9.  God’s Word makes for really awesome breakfast!  Each morning the devotional (Spiritually Fit session) was based on a different chapter of the Book of Psalms and was so encouraging.  Some highlights included meditations on Psalm 131 and our dependence on God.  There is no need to “concern myself with great matters or things too wonderful for me” – God will take care of the big stuff as we rely on him!  Psalm 73 reminds us that God is more than big enough to hear out doubts, let us dwell on them and then lead us to reassurance in his Sovereignty.  Verse 26:  “My flesh and heart may fail, but God is the strength of my heart and my portion forever.”  And Psalm 3 – the question is not if, but when the troubles of this life come.  David’s answer in verse 8?  “From the Lord comes deliverance.”  Jesus’ answer?  “In this world you will have trouble.  But take heart!  I have overcome the world.”  John 16:33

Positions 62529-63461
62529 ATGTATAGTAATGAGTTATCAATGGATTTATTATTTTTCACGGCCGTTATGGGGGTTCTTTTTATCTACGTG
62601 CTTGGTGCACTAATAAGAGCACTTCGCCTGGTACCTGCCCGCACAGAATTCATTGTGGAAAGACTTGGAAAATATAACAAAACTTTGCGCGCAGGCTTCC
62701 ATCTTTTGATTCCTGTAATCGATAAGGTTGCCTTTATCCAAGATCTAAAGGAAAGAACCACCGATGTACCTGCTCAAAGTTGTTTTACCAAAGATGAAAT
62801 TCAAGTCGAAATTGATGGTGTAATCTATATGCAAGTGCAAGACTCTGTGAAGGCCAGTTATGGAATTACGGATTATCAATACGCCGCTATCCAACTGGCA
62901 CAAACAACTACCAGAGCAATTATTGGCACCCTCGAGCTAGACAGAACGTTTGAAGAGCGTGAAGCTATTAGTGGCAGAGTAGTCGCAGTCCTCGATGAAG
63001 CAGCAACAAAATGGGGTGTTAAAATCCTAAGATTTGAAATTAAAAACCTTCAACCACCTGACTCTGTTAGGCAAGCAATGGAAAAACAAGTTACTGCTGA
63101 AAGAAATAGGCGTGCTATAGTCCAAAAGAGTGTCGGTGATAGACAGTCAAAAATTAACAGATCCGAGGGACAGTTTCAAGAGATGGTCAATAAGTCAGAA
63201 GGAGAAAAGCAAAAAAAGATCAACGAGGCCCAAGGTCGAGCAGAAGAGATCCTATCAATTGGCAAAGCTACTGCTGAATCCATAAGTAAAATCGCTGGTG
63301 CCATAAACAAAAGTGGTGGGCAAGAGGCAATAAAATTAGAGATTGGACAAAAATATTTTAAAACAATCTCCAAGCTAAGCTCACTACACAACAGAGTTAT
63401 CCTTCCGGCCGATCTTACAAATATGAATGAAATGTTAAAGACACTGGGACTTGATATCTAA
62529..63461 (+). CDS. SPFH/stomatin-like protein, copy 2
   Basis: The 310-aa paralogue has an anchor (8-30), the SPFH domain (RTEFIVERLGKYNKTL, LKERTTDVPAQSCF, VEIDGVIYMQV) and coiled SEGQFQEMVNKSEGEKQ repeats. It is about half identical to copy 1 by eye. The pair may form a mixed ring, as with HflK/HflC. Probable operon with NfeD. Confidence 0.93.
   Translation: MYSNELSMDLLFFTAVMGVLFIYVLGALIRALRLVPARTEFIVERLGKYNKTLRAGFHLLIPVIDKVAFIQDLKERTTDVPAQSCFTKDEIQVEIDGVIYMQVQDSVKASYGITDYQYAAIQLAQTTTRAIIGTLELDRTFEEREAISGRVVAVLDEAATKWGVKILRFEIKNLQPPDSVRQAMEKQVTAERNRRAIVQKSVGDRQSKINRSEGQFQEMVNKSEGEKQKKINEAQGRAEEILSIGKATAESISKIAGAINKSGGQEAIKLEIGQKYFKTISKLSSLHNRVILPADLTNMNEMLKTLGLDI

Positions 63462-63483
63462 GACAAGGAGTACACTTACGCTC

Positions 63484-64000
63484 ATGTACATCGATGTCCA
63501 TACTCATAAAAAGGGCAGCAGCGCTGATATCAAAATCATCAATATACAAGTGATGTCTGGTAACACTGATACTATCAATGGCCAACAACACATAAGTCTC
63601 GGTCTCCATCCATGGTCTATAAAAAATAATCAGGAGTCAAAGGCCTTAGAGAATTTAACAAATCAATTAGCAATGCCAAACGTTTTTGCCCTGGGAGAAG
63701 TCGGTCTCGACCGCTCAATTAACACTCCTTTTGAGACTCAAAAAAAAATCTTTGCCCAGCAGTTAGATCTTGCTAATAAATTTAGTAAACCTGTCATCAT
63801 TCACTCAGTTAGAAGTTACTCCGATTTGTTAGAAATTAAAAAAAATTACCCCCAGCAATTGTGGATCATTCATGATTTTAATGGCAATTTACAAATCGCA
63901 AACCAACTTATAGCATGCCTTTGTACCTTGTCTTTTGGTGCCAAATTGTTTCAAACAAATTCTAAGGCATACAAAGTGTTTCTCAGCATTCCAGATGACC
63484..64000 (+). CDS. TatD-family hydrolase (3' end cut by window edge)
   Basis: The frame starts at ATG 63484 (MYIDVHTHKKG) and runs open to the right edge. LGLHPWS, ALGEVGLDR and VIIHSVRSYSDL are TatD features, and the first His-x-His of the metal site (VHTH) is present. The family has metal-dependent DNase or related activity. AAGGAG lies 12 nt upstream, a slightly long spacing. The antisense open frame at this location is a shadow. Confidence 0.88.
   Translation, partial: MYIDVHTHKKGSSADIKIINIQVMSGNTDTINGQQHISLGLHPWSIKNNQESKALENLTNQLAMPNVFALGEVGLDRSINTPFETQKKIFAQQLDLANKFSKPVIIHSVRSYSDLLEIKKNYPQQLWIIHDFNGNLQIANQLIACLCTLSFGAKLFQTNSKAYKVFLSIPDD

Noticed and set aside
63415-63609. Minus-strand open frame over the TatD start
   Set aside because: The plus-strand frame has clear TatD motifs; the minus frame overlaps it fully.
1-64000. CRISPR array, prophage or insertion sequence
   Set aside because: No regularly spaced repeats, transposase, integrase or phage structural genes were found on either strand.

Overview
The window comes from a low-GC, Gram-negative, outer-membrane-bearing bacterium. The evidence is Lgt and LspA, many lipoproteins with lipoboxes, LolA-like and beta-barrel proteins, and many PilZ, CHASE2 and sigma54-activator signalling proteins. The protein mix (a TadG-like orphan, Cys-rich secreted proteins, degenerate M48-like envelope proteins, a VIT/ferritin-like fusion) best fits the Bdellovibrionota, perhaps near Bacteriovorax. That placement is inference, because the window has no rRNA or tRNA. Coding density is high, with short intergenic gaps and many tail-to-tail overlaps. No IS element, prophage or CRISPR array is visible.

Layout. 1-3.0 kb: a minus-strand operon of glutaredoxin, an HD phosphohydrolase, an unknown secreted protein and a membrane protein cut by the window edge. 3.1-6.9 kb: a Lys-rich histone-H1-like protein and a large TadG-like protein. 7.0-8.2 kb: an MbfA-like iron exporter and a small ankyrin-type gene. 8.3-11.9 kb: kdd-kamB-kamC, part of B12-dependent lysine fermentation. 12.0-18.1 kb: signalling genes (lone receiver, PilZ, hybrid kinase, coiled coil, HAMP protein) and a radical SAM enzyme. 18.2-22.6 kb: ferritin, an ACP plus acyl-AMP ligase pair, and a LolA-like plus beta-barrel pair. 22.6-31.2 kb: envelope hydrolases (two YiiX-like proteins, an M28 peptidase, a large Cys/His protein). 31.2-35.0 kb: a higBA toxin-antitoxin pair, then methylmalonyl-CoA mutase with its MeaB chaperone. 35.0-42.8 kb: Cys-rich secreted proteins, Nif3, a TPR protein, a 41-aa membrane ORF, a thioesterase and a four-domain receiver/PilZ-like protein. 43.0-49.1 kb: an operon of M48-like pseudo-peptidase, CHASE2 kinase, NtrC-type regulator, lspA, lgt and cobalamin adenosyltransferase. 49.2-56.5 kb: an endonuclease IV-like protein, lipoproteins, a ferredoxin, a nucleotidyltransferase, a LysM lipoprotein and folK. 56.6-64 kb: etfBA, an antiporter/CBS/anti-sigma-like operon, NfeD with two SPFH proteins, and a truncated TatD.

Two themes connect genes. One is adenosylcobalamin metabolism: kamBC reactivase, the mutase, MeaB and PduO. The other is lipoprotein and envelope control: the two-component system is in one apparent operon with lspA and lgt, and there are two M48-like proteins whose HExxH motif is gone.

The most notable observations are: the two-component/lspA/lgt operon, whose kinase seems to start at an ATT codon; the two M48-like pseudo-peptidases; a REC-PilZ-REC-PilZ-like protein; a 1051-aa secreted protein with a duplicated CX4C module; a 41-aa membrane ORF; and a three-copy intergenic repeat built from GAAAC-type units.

10.  We survived!  Sunday night we had a celebration dinner commemorating our completion of ABO.  A couple of the girls got really creative and went for a Survivor themed evening and we were treated to extremely well-received burgers and hot dogs (usually by this time of the summer we’re sick of grill food – not this year!) and even topped it off with ice cream and apple crisp – a real treat and very rare considering our African context. 

It is hard to believe we’ve already been at RVA for 5 days!  We’re settling into our house, unpacking our things slowly, attending orientation and language learning, as well as navigating buying groceries and basic household necessities in town.  We continue to be encouraged here by those we meet and we are looking forward to beginning this first term with the students in a few weeks.

Thanks for reading – more updates to come!